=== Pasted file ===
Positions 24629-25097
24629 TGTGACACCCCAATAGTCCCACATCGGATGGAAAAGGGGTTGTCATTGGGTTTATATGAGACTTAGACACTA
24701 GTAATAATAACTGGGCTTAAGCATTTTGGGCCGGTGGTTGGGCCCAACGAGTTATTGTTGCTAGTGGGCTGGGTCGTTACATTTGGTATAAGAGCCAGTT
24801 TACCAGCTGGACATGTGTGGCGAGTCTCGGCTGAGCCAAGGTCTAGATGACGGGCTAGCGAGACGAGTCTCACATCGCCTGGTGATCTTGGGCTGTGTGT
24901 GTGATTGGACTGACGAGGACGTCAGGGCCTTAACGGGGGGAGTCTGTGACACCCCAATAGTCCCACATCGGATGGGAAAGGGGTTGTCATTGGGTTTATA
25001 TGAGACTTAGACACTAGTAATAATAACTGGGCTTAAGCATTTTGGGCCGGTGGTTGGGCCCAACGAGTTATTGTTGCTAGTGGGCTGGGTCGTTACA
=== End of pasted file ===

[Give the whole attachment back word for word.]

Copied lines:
Positions 24629-25097
24629 TGTGACACCCCAATAGTCCCACATCGGATGGAAAAGGGGTTGTCATTGGGTTTATATGAGACTTAGACACTA
24701 GTAATAATAACTGGGCTTAAGCATTTTGGGCCGGTGGTTGGGCCCAACGAGTTATTGTTGCTAGTGGGCTGGGTCGTTACATTTGGTATAAGAGCCAGTT
24801 TACCAGCTGGACATGTGTGGCGAGTCTCGGCTGAGCCAAGGTCTAGATGACGGGCTAGCGAGACGAGTCTCACATCGCCTGGTGATCTTGGGCTGTGTGT
24901 GTGATTGGACTGACGAGGACGTCAGGGCCTTAACGGGGGGAGTCTGTGACACCCCAATAGTCCCACATCGGATGGGAAAGGGGTTGTCATTGGGTTTATA
25001 TGAGACTTAGACACTAGTAATAATAACTGGGCTTAAGCATTTTGGGCCGGTGGTTGGGCCCAACGAGTTATTGTTGCTAGTGGGCTGGGTCGTTACA